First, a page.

The International Museum of Women hopes the show will educate online visitors. You can view the exhibit “MUSLIMA: Muslim Women’s Art and Voices until the end of this year at muslima.imow.org. I’m Caty Weaver.
 
And I’m June Simms. You are listening to As It Is.
 
French Artist Turns Times Square Inside Out
 
The man known as JR has been changing the look of cities since making a name for himself as a street artist in Paris. The young French artist has used large portrait photographs to let people express who they are. Recently, JR came to Manhattan and Times Square, where he did a New York City version of his now famous project.  
 
Poster-sized pictures of New Yorkers covered the ground, sides of buildings and a huge sign in New York’s Times Square. People of all ages and races took part in the project.
 
“It’s really cool.”
 
“It makes a statement showing that there’s all different types of people in the world.”
 
“The human expressions and the unique feelings that each one of them is expressing, you know, I think that’s beautiful.”
 
The project is called “Inside Out New York City.” Between April 22 and May 10, nearly 6,000 people waited in line to have their photographs taken at a truck in Times Square. Their photos were then reproduced on huge posters.
 
JR won the celebrated Technology, Entertainment and Design, or TED, Prize in 2011. He used the one-hundred-thousand dollars in prize money to pay for his Inside Out project. One of his goals is to create large portrait galleries in cities around the world.
 
During his acceptance speech for the TED Prize, JR invited people to join him in making Inside Out an international participatory art project. He asked them to use cameras to define the causes that are important to them, and to turn their untold stories into works of public art.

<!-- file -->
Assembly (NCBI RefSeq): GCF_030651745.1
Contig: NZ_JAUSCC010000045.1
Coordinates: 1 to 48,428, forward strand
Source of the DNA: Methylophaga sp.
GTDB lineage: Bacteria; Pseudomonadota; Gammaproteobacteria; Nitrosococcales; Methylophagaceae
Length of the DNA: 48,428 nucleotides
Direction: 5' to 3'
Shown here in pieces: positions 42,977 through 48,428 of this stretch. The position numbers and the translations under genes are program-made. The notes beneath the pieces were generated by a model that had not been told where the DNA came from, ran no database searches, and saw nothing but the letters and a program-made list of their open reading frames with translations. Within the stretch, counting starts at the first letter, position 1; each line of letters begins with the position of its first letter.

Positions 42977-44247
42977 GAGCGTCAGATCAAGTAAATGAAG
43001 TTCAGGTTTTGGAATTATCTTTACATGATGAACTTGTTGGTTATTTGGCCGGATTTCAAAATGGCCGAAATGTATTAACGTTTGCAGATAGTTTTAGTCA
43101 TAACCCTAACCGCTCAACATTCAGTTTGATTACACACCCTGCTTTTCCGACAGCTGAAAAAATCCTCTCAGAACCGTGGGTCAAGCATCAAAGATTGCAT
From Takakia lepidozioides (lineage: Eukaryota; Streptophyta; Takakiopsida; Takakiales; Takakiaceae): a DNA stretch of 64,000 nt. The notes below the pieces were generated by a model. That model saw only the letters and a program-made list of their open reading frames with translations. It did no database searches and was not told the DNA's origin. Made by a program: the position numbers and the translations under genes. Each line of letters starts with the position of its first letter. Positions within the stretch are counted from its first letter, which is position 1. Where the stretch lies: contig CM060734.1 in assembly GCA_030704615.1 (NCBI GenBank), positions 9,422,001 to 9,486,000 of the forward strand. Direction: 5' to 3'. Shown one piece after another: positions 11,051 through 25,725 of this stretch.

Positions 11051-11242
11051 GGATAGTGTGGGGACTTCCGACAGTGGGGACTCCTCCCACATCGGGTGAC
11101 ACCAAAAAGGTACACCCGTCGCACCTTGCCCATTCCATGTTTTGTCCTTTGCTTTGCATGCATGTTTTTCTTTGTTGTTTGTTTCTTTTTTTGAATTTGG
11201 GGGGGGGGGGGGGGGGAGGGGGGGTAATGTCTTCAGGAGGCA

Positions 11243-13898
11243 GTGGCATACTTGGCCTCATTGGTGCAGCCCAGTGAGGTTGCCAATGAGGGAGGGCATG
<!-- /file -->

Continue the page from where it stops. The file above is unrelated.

“Let me turn this thing inside out. Let them do the photo the way it makes sense for them and with the message they want. I love the whole interaction about it. Because it’s not if the picture is nice or not nice, it’s about the whole process  --  people waiting, people talking with other people. The whole process is about interaction.”
 
Since then, he has received more than 185,000 posters from more than 100 countries. JR says art is not supposed to change the world. But he says it can change the way we see the world.
 
A documentary film about the project was shown on the HBO television network earlier this week.
 
Star Wars Remembered
 
Finally, thirty-six years ago, “in a galaxy far, far away”, a science fiction movie called “Star Wars: A New Hope” opened in American theaters. It was the first of six movies in George Lucas’s now famous “Star Wars” epic. Together, the films became one of the most successful series of all time, winning numerous awards and earning a reported four billion dollars.
 
The series made household names of characters like Han Solo, Princess Leia, Luke Skywalker, Yoda and Darth Vader. It also left us with the famous saying “May the Force be with you.” May 25th marks the 36th anniversary of the release of that first “Star Wars” film.
 
And that is As It Is. I’m June Simms in Washington. Join me next weekend for more As It Is. Until then, “May the Force be with you.”
This forum has been closed.
Comment Sorting
Comments
     
by: BIJU.P.Y. from: SOUTH INDIA
05/25/2013 4:35 PM
Many a Muslim women nowadays like to dress normally or in tune with the society. That is why Zulfikir Ali Bhuto remarked; 'I stand for the liberation of women, but you still try to cover them in darkness'. I think such independence blooms only where democracy is prevalent. Thank you.

Learn with The News

  • US Cuba

    Audio Obama Moves to Normalize Relations with Cuba

    President Barack Obama announced a major change in United States’ policy toward Cuba this week. He said he wants Congress to ease more than 50 years of U.S. sanctions against the island nation. And he said the two nations should once again formally recognize one another. More